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Coping Tactics for Loneliness During COVID Quarantine

Coping Tactics for Loneliness During COVID Quarantine

As we stare down the holiday season and colder winter months and isolation fatigue rages on, it’s important to address how to confront loneliness. According to a September 2020 study, those who were already at risk for loneliness pre-pandemic are still the ones experiencing it the most: adults aged 18–30 years, women, people with lower education or income, the economically inactive (unemployed or temporarily out-of-work), students, adults who live alone and urban residents. No matter how many of those boxes you check, it’s worth reading this list of practical coping tactics from mental health and healing experts.

Lower your expectations of others—and yourself.

Perfectionists, this one’s for you. And for parents, it’s critical, says Cathi Cohen, LCSW and Clinical Director of the D.C. area counseling center In Step. She notes that many parents are feeling lonely, despite hardly ever getting the chance to have alone time. With many schools operating virtually, and parents juggling so much, Cohen encourages her patients to embrace being a “good enough” parent.

“Children need to learn over time that the universe doesn’t revolve around them and that life can be hard,” she said. For parents, that means not only lowering academic expectations, but also choosing to do things that honor your mental wellbeing and letting yourself off the hook. “Every time you let them play a video game while you give yourself a home facial; every time you snap at them when they won’t get ready for bed, or ignore the teacher’s email blast, you accept that you are getting your child ready to function in a society that will frustrate, upset and disappoint them.” You can give yourself this mantra to repeat in those moments: “My child is loved, and they will be OK.”

Build routine anchors to your week. 

Cohen recommends building specific activities to look forward to each week. If you have kids, maybe it’s that every Tuesday night is game night, or every Friday night is movie and popcorn night (you can bring friends in virtually). If you have a yoga teacher you love, try to take their class at the same time each week. These activities help you to keep track of the days so they don’t blur into one, which can have a grounding effect.

Dream up a plan for an experience in the future.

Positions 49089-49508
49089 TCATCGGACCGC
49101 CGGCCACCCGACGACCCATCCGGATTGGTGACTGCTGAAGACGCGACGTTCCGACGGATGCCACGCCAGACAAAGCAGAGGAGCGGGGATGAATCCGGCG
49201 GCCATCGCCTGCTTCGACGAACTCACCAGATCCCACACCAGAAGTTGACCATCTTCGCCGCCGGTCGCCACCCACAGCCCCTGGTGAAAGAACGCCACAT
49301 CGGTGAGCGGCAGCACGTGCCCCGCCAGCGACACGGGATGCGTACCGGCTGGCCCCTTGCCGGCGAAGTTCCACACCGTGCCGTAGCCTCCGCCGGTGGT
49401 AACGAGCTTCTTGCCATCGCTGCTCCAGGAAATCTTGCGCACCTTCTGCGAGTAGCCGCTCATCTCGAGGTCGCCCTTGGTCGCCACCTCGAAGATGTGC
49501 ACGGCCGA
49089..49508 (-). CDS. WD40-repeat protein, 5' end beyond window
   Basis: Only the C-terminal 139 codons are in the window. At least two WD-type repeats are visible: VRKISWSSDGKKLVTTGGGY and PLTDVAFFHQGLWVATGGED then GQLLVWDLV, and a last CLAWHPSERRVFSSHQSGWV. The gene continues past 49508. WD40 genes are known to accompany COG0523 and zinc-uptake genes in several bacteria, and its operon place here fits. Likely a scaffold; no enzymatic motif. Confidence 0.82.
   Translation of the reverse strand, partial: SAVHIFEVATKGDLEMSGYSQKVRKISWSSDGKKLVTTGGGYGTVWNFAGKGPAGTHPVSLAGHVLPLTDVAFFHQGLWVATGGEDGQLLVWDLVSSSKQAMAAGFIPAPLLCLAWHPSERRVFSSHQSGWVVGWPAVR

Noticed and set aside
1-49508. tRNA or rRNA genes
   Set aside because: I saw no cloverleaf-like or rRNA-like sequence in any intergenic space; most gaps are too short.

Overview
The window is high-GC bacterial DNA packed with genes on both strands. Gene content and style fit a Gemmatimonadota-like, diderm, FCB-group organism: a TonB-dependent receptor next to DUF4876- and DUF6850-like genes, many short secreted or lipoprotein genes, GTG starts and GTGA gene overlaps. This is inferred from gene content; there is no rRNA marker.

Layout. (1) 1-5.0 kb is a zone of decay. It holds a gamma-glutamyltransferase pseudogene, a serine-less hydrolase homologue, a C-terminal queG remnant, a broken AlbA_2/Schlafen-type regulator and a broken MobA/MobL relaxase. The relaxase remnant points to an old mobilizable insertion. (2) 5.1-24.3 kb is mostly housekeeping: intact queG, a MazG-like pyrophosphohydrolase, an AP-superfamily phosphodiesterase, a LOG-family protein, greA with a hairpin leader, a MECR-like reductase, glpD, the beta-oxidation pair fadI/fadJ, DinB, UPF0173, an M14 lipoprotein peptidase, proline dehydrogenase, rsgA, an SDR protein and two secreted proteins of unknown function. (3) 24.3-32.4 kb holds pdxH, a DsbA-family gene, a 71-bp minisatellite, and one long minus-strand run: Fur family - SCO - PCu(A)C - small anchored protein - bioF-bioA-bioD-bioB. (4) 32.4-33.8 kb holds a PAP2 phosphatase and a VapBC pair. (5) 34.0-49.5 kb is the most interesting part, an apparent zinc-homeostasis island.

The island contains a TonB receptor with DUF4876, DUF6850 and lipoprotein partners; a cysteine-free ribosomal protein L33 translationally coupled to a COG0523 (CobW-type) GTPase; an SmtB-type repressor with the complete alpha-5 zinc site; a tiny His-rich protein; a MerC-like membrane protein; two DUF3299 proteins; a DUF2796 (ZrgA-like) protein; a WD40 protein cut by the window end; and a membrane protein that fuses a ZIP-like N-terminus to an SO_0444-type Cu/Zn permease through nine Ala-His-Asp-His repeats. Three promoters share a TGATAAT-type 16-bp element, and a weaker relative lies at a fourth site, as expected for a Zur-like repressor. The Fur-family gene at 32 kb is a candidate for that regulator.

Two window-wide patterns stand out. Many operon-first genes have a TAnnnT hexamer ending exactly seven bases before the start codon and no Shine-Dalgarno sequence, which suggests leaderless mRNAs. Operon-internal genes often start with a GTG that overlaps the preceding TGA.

If you ever feel like you have more fun planning a trip than actually going on it, there’s science to back that up. Multiple studies have shown that people derive more happiness from the anticipation of experiential purchases, and that the waiting involved is more pleasurable and exciting than waiting to receive a material good. Like travel expert Rick Steves pointed out in this New York Times podcast, “This virus can stop our travel plans, but it cannot stop our travel dreams.” And right now, dreaming might not be such a bad idea. So while you might hold off on plane tickets, you could start mapping itineraries and browsing Airbnb.

Notice your curiosities and create a plan to nurture them.

While cut off from the exciting experiences we typically love, it’s common to experience lower levels of dopamine. We know that learning novel lessons gives us a rush of this reward chemical, and one advantage of lockdown has been the explosion of online courses available. Always wanted to learn about wines? Take an online wine course. Lover of succulents? Learn how to grow your own oasis of cacti. Take some time to sit down and journal on the question: “What are five things that have sparked my curiosity lately?” Make a list, then choose your favorite one and see if there’s a course available on it.

Slow down in nature and cultivate non-human relationships in your life.

This one is… a little outside the box, but stay with us here. You might be thinking, how do you have a non-human relationship? Although for anyone who has ever had a beloved pet, this could resonate right away. According to D.C.-based intuitive coach and healer Marci Moberg, non-human forces are at work supporting our lives every single day, but these connections and relationships often go unacknowledged. “Loneliness is one of the central wounds that I see consistently in my client work, and yet ironically none of us are ever alone,” Moberg said.

As Moberg advises, even if you don’t have a pet, take five minutes every day to notice a new living thing in your neighborhood or even an insect in your house. “Non-humans are connecting with us all the time, we’re just not slowing down to pay attention,” said Moberg. How does this look? She recommends starting small with a favorite houseplant. “You might be amazed by what happens if you turn to that plant and you say (out loud or in your heart), ‘Gosh, I’ve had a really hard day and I just want to feel held right now.’ And just see what happens. I’ve had so many clients do something as simple as that and be surprised by how much they no longer feel alone.”

Get invested in your surrounding place and land where you live. 

“Fostering a deeper connection to the land that we live on creates a sense of reciprocity,” said Moberg, which encourages a sense of belonging. See if you can find ways to be a good steward of where you are living. Perhaps this means connecting with virtual volunteer opportunities in your local neighborhood, or taking care to pick up trash on the street when you see it. Could you get your produce at farmers markets to support the local food economy? Could you become invested in local environment nonprofits like the Anacostia Riverkeeper? (Keep in mind that supporting V+B is also a great way to support local purveyors!)